When are businesses liable for workplace pranks?

Tim Riordan explains a recent Court of Appeal ruling, which confirmed an employer was not directly or vicariously liable for injury from a practical joke gone wrong

The Court of Appeal has ruled that the employer is not liable for a practical joke carried out by one employee on another using non-work equipment, and that had nothing to do with his work – even though it was during work time.  

The practical joke, or ‘act’, was found not to be sufficiently close to what the employee was authorised to do by the employer for it to be fair to make the employer liable for that act.

In Chell v Tarmac Cement and Lime Limited an employee had played a misguided practical joke on Mr Chell by striking a pellet gun target with a hammer close to his ear, causing him hearing loss. Chell alleged that Tarmac was liable directly and vicariously for the act of its employee.

The claim had been dismissed at first instance, as well as on appeal to the High Court. The Court of Appeal heard the second appeal on the grounds of vicarious and direct liability. Chell argued that the act of the employee causing him injury was sufficiently closely connected to his work for the employer that it was fair, just, and reasonable for the employer to be held liable. In addition, Chell argued that the employer had breached its duty to carry out an adequate risk assessment and implement effective measures against the risk of injury from horseplay, ill-discipline, or malice.

Direct liability decision

The Court of Appeal held that it is unrealistic to expect an employer to effectively implement a risk assessment process for general horseplay, ill-discipline, or malice.  

If an employer was aware of a foreseeable risk of injury to employees from a specific source of horseplay, ill-discipline, or malice, then the duty to implement the risk assessment process for that specific source may be triggered. As that was not the case here, then standard site rules should be sufficient.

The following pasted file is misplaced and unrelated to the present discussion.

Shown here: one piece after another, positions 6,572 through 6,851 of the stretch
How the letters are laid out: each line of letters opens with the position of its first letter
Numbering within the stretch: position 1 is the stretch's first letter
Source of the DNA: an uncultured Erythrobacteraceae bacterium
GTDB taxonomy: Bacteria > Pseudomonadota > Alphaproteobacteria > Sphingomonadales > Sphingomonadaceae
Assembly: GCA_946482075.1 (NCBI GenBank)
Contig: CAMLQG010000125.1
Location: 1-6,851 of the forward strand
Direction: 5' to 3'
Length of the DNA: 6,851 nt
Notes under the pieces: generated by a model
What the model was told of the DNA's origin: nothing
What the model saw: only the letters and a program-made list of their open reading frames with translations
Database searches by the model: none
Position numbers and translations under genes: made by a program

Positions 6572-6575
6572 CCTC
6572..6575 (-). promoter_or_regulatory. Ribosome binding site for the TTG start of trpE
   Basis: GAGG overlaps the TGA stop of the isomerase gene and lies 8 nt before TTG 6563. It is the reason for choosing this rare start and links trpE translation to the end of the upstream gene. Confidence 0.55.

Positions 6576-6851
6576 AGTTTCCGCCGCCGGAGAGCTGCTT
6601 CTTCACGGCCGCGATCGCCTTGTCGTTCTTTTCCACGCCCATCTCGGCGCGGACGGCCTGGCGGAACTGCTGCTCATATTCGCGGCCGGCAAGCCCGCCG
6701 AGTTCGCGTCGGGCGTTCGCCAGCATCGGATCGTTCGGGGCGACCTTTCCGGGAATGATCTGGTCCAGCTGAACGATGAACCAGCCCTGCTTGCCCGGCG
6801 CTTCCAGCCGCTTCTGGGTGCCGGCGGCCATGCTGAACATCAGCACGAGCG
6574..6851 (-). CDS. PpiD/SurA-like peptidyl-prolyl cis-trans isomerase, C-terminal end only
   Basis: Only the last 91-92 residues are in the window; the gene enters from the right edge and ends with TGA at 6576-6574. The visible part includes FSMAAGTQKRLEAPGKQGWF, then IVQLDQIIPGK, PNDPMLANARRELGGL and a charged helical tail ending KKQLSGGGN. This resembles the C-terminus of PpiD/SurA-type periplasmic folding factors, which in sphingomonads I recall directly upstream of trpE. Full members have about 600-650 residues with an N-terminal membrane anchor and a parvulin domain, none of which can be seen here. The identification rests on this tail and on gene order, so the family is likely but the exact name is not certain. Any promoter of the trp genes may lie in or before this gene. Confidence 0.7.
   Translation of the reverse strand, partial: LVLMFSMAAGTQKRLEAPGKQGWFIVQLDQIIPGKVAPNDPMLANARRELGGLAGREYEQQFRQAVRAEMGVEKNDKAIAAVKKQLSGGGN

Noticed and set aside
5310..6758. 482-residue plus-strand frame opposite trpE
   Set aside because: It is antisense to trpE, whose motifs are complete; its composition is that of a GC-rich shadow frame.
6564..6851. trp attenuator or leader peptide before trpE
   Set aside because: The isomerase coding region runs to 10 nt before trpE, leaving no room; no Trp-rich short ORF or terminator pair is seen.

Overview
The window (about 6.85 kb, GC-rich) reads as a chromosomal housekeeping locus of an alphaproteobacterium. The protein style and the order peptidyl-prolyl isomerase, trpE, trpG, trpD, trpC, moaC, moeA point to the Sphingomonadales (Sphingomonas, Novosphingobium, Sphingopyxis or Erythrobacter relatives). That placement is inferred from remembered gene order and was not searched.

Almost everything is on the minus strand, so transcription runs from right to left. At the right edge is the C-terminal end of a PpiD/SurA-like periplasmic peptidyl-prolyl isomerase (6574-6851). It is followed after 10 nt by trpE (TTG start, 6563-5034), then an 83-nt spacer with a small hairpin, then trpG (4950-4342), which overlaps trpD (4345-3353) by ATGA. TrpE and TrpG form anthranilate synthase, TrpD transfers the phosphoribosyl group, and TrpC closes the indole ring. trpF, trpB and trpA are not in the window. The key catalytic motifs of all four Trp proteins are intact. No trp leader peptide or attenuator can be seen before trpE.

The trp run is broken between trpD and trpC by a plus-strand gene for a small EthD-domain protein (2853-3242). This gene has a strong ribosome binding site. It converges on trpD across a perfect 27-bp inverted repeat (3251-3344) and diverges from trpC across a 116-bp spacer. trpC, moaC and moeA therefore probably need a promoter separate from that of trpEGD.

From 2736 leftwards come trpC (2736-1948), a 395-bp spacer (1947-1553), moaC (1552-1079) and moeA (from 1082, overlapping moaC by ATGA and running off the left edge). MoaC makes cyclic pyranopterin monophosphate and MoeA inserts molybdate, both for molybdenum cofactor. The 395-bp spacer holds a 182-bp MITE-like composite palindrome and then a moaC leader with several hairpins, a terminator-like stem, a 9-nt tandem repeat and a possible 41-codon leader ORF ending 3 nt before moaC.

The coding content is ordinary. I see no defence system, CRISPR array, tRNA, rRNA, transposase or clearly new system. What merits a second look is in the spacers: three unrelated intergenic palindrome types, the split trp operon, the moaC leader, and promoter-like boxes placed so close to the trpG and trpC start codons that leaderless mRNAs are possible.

Vicarious liability decision

The Court of Appeal found that Tarmac could not be held vicariously liable for the employee striking the pellet gun target with a hammer because it:

  • was in no way an authorised act as part of his work;
  • was not an unlawful way of carrying out an authorised act; and
  • in no way advanced the purpose of his employer.

The Court of Appeal found the following points as relevant in finding the absence of this sufficient connection between the act and what the employee was authorised to do:

  • The real cause of the injury, the pellet gun target, was not work equipment.
  • It was no part of the employee’s work to use pellet gun targets.
  • There was no abuse of power of any supervisory or management capacity.
  • There was no indication of any threat from any friction between the employees.
  • The risk created was not inherent to the business, the opportunity for the wrongful act was not in itself enough.

These points illustrate the difference between this claim and other similar cases where the employer was found to be liable for the acts of the employee, where the only equipment involved was work equipment, the act was part of the employee’s usual field of authorised activities and the motivation behind the incident leading to the injury was work related.

Employers will be heartened by this decision. Employers will not have to carry out largely speculative risk assessments trying to anticipate the possibly infinite ways their employees could engage in horseplay, ill-discipline, or malicious activity during any work task. While, as the court acknowledged, each case must turn on its facts the ruling does provide some clear parameters for cases involving horseplay such as workplace pranks and practical jokes. 

Tim Riordan is a personal injury partner at CMS, and acted for Tarmac in this case